Dramaquill's All Things Writing

September 18, 2012

Teaching Drama inspired me to get back to writing

As the owner of a performing arts studio, my schedule becomes almost overwhelming from late August through mid September.  It’s both exhilarating and exhausting.

I’ve now entered the phase where all of my classes have begun and I’m re-connecting with former students as well as meeting new ones.  It’s an exciting time at my studio.

Saturday was the first day of classes and as it happens, all of our drama programs are on Saturday.

First up was the 6-10 year old group.  As we all played a fun drama game to learn each other’s names, I saw snippets of creativity begin to emerge.  Even the shy children were eager to say and do something that would make everyone remember them.  The collective energy in the drama room produced an encouraging atmosphere where the students felt themselves trying things outside of their comfort zones and enjoying it.

The second group consisted of the 11-17 year old crowd.  This diverse group ranged from kids with plenty of creative experience to others with absolutely none.  Interestingly enough, as we worked on a variety of group and individual activities, this group definitely had a noticeable split between the “up for anything” creative types and the “shy and guarded” individuals, however, by the end of the class, the split had weakened considerably.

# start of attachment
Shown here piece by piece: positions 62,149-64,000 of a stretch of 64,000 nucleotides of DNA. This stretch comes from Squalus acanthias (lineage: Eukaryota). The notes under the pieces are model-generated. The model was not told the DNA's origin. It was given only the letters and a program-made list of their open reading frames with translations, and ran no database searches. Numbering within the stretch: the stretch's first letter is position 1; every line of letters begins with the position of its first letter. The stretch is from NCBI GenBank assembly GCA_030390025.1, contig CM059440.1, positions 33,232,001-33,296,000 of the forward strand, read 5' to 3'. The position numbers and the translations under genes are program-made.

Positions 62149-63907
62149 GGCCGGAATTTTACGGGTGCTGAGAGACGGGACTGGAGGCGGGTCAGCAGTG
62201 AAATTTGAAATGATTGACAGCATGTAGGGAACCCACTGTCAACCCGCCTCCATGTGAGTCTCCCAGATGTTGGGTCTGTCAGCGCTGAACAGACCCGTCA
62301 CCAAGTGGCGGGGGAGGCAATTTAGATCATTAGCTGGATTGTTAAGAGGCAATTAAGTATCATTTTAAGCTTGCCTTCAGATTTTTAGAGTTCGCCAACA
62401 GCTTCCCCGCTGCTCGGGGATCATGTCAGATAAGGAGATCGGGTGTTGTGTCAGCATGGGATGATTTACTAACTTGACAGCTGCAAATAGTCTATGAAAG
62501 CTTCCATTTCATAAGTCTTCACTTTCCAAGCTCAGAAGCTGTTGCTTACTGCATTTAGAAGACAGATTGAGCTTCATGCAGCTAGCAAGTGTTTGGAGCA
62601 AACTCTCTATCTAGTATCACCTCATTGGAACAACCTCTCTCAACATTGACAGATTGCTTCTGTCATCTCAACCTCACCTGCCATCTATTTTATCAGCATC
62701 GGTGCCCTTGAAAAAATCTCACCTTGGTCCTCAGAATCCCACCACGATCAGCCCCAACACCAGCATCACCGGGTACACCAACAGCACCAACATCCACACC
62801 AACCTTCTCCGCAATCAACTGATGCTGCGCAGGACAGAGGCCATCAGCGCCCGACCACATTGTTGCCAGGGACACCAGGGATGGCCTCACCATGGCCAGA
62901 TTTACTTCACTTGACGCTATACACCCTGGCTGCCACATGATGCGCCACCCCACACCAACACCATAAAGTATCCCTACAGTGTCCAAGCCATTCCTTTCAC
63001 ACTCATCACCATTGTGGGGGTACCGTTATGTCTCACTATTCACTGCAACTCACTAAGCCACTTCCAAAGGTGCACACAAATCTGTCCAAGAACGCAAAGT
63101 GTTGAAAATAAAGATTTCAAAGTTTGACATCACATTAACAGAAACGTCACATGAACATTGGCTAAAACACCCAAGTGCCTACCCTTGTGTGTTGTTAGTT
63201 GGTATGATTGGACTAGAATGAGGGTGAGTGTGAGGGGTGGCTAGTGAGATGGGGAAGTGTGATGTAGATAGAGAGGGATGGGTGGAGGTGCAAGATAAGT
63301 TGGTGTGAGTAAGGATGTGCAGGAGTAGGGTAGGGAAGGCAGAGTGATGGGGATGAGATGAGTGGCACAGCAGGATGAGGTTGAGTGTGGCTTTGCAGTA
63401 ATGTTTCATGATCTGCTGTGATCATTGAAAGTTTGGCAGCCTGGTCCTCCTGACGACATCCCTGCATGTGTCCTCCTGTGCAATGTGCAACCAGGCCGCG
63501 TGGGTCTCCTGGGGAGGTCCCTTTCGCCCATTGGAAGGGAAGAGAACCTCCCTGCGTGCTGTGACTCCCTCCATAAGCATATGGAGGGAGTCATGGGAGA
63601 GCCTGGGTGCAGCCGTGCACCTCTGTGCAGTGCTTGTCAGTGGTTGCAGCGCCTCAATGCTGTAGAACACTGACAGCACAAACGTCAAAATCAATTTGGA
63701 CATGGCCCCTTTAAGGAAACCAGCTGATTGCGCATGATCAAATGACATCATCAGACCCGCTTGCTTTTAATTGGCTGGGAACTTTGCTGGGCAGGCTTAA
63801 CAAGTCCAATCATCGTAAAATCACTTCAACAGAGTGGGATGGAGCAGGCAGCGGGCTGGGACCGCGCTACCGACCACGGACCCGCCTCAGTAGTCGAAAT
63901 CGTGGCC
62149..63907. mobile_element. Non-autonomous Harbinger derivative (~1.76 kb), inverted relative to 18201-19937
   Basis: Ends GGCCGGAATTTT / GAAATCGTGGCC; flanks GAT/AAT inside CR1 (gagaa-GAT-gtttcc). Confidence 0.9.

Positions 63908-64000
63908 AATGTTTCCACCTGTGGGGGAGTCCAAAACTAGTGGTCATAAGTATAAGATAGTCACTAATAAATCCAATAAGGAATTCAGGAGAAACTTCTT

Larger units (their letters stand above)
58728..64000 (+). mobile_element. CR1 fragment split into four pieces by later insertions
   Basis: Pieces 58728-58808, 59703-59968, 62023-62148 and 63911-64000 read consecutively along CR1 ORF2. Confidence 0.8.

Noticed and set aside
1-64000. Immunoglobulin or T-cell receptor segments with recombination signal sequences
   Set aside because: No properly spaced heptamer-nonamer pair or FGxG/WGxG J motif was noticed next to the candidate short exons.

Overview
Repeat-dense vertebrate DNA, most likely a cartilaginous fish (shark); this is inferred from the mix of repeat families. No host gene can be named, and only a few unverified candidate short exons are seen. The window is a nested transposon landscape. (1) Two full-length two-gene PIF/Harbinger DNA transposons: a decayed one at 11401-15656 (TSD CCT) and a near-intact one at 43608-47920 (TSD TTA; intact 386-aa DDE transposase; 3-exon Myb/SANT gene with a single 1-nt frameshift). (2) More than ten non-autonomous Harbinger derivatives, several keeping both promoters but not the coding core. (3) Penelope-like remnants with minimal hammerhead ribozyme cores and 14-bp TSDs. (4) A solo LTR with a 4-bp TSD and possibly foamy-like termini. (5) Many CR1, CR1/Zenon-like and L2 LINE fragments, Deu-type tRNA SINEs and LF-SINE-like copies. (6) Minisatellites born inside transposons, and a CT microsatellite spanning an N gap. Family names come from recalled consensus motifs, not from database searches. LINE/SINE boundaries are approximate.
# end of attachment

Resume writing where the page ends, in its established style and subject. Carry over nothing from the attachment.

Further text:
Finally, the last class, a large group of students ages 9-18 entered the studio.  Many of these kids have taken programs with us before, however there was also a handful of newcomers.  One might think that such a mix of ages would result in chaos, but the opposite took place.  Different levels of creativity took shape as we integrated ages and abilities, familiar and unfamiliar.  The creative energy became infectious during the ninety minute session.

You’re probably all wondering what any of this has to do with writing.

Writing alone is great when your creativity flows and the words just spew out of you and on to the page.  But as we all know, there are also times when the complete opposite happens.

Creativity grows when surrounded by creativity.

Join a writing group.

Talk to other writers.

Talk to potential readers.

Read books that aren’t in your comfort zone and see how you feel when you’re done.

Participate in a critique group.

I always feel more inspired and creative after I’ve done any one of these things.  It just took me a day of teaching drama to remember how great it is to interact.

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2 Comments »

  1. I loved hearing about your different age groups I loved listening to you talk about their interactions and creaivitiy. I also liked the parallel to writing — that we need one another. Thanks for being there for me, Jaclyn, through the thick and the thin.

    Comment by sandycarl — September 18, 2012 @ 8:49 PM | Reply

    • Right back atcha, my friend.
      That’s what I love about the internet – anyone living anywhere can find other writers to connect with. With my job, I can’t attend the local writers’ group meeting because they are on a Wed evening and I’m always teaching. I love the BQs and I really don’t think I’d ever have been so productive if it wasn’t for finding you ladies. I also feel like we’ve made some really great friendships within the group. I still hope that one day we can all get together somewhere for a weekend BQ writing/friendship workshop.

      Comment by dramaquill — September 19, 2012 @ 11:54 AM | Reply


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